Cinerama: Beloved (Part I)

Posted: September 11, 2009 in Cinerama

Beloved (Part I)

By Mike Derderian

What if I can hold her hand? Dead she may be, but imagine if Rossetti managed to visit me!

The book says: “Until death do you apart.” Why? Why can’t we be with our loved ones forever? Well, I do it all the time in my dreams—or lets say nightly hallucinations. Sleep to me is but a parting from our reasonable world into another realm, where we are able to meet with the spirits of the dead. At times, I wake up rejuvenated after spending some quality time with my late grandfather or uncle; so I ask myself, what is it that we take from our dead ones that makes us strong and joyful even for a brief moment of time? It could last a minute, an hour, a year or eternity if possible.

Is it because they are our loved ones, or are we still loved by them in a way that goes beyond our understanding and exceeds the four cold corners of a lifeless grave?

After a turbulent week filled with film titles such as Ghost, All Dogs Go to Heaven, The Haunting, The Frighteners and The Others, watching the 1998 Beloved did nothing but add more perplexity to my mental struggle and flesh and bone existence.

This doesn’t mean that I found Jonathan Demme’s mystical film confusing, but the problem is that I always get absorbed into what I watch and it stays in my system for a long time until another film eventually oozes it out. That’s not very healthy and if you still read my column you’ll touch upon the side effects.

Based on a novel with the same title by Toni Morrison, Demme brilliantly—if not painfully—captured how a former slave is tormented by her past in this story of love in its thickest. Now, Morrison herself was the granddaughter of a slave and this would alone answer our question on how such a film managed to capture the feelings of a slave that lived in one of the darkest periods of American history, when man once enslaved his fellow man.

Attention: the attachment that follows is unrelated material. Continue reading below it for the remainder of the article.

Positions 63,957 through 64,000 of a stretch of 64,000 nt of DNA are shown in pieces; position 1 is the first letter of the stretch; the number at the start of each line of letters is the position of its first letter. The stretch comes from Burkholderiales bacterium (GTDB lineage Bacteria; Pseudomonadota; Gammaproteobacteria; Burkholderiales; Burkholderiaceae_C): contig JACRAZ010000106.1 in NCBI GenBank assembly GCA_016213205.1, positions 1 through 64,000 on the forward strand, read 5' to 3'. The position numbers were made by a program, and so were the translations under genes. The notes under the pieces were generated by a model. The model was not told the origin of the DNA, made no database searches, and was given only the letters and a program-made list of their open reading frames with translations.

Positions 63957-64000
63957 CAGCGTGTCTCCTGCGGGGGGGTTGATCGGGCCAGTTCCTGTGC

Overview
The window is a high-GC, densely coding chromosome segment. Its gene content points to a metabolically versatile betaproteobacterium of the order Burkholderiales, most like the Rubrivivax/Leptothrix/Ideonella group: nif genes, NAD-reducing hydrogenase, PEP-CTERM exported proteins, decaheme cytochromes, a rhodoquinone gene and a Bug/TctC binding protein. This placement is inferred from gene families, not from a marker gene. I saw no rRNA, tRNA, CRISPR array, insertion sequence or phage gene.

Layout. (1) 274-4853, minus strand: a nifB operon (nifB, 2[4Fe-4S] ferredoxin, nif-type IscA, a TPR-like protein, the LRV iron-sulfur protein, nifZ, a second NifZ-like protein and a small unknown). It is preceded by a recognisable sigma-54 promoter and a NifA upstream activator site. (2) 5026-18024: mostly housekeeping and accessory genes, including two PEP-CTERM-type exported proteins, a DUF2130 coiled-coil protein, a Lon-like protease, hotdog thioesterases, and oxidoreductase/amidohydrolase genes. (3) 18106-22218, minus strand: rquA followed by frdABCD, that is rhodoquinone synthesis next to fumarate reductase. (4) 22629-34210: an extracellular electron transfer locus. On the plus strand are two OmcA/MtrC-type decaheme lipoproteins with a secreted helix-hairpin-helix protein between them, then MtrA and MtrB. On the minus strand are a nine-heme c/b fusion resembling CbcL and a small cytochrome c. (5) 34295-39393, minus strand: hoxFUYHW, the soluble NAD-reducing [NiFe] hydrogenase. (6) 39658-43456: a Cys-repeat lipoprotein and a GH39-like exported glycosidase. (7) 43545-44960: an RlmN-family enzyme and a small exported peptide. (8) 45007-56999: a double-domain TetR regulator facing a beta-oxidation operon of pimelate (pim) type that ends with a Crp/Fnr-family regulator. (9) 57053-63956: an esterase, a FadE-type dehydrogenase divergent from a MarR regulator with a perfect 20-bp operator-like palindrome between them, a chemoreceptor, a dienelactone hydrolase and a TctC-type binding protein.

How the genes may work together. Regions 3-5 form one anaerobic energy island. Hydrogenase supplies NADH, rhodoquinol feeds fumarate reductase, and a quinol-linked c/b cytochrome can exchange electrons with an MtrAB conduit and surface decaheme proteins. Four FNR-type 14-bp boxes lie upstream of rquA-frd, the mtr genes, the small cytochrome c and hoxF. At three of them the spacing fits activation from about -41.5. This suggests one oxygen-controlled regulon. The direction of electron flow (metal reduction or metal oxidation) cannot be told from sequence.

The 172 minute tragic film stars Oprah Winfrey, Danny Glover, Kimberly Elise, Beah Richards, Albert Hall and Thandie Newton, who more than brilliantly portrayed Beloved in a performance that surely deserves a round of applause as the film comes to an end. Let me elaborate more my dear reader; take bad behavior, disgusting eating habits, childish and a charming at times personality, plus violent anger tantrums, and mix them in a blender. Add in a pinch of a very scary hissing voice and cook on a mild fire for about 20 years and you’ll end up with Beloved’s personality.

How does she fit in our story, which happens to hold her name as the title?

Now, the end of the American civil war and the abolishment of slavery for Sethe was probably the end of a cruel and unjust existence but it surely didn’t stop painful memories from haunting her. After believing that her life finally came to balance and peace, as she lived happily with her daughter Denver and loving man Paul in their little humble cottage, a mysterious visitor one day proved it was the opposite.

A lot of people believe that the dead wish us to remember them and pray for their souls every now and then, which is something most of us do—right? But what happens if you forget to do so? Be very afraid, very, very afraid. Nah, nothing will happen, you’ll just find Beloved knocking on your doors.

Beloved is the personification of pain, the same pain that was repressed by Sethe (Winfrey), who decided that it was best to forget the past and indulge herself in work and looking after Denver and Paul. But as Freud bluntly puts it, feelings are bound to resurface—however, he forgot to tell us in what form.

The ominous musical score playing in the background heightens the bleak atmosphere that was enhanced by Tak Fujimoto’s cinematography along with Demme’s choice for a very grim location that turns grimmer by the moment.

An uncanny coincidence in this film is that Newton’s first name, Thandiwe, which is an African name and is pronounced Tan-dee, means “Beloved.”

Talk about extreme method acting; however, judging by her ability to capture our attention with more than looks and talent, as in other films, Newton certainly deserves to be ranked among Hollywood’s best young actors and actresses for this role alone. In addition to her performance, Winfrey, Glover and Richards, who portrayed Baby Suggs, Sethe’s mother-in-law, gave us good performances that reflected a sincere sense of love, hate, pain and fear.

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